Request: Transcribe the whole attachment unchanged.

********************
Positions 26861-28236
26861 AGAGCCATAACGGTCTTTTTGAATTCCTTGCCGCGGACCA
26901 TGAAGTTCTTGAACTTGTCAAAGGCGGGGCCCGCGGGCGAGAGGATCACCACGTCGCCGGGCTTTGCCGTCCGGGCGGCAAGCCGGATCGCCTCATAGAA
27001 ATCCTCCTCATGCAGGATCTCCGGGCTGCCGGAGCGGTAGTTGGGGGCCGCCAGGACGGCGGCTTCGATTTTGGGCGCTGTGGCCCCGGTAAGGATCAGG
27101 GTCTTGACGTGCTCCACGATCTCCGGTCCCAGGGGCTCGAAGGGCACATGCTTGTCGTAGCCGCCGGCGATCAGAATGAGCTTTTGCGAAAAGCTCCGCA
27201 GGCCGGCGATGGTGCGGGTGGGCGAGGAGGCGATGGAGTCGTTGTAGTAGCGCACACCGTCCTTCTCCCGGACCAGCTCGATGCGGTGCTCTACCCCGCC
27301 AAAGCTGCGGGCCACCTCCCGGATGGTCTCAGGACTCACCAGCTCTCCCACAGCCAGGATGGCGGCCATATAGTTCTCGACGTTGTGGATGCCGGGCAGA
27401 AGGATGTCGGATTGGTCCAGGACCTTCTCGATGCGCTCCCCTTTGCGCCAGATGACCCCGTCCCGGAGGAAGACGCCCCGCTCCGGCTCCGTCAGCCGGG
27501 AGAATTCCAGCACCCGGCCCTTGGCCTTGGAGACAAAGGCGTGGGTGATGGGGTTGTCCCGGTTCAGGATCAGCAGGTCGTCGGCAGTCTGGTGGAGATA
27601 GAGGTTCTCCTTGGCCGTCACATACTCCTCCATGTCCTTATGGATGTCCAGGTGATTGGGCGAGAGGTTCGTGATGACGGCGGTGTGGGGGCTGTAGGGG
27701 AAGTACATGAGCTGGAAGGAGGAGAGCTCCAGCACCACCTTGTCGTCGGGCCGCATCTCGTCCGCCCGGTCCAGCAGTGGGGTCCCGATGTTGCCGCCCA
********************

Positions 26861-28236
26861 AGAGCCATAACGGTCTTTTTGAATTCCTTGCCGCGGACCA
26901 TGAAGTTCTTGAACTTGTCAAAGGCGGGGCCCGCGGGCGAGAGGATCACCACGTCGCCGGGCTTTGCCGTCCGGGCGGCAAGCCGGATCGCCTCATAGAA
27001 ATCCTCCTCATGCAGGATCTCCGGGCTGCCGGAGCGGTAGTTGGGGGCCGCCAGGACGGCGGCTTCGATTTTGGGCGCTGTGGCCCCGGTAAGGATCAGG
27101 GTCTTGACGTGCTCCACGATCTCCGGTCCCAGGGGCTCGAAGGGCACATGCTTGTCGTAGCCGCCGGCGATCAGAATGAGCTTTTGCGAAAAGCTCCGCA
27201 GGCCGGCGATGGTGCGGGTGGGCGAGGAGGCGATGGAGTCGTTGTAGTAGCGCACACCGTCCTTCTCCCGGACCAGCTCGATGCGGTGCTCTACCCCGCC
27301 AAAGCTGCGGGCCACCTCCCGGATGGTCTCAGGACTCACCAGCTCTCCCACAGCCAGGATGGCGGCCATATAGTTCTCGACGTTGTGGATGCCGGGCAGA
27401 AGGATGTCGGATTGGTCCAGGACCTTCTCGATGCGCTCCCCTTTGCGCCAGATGACCCCGTCCCGGAGGAAGACGCCCCGCTCCGGCTCCGTCAGCCGGG
27501 AGAATTCCAGCACCCGGCCCTTGGCCTTGGAGACAAAGGCGTGGGTGATGGGGTTGTCCCGGTTCAGGATCAGCAGGTCGTCGGCAGTCTGGTGGAGATA
27601 GAGGTTCTCCTTGGCCGTCACATACTCCTCCATGTCCTTATGGATGTCCAGGTGATTGGGCGAGAGGTTCGTGATGACGGCGGTGTGGGGGCTGTAGGGG
27701 AAGTACATGAGCTGGAAGGAGGAGAGCTCCAGCACCACCTTGTCGTCGGGCCGCATCTCGTCCGCCCGGTCCAGCAGTGGGGTCCCGATGTTGCCGCCCA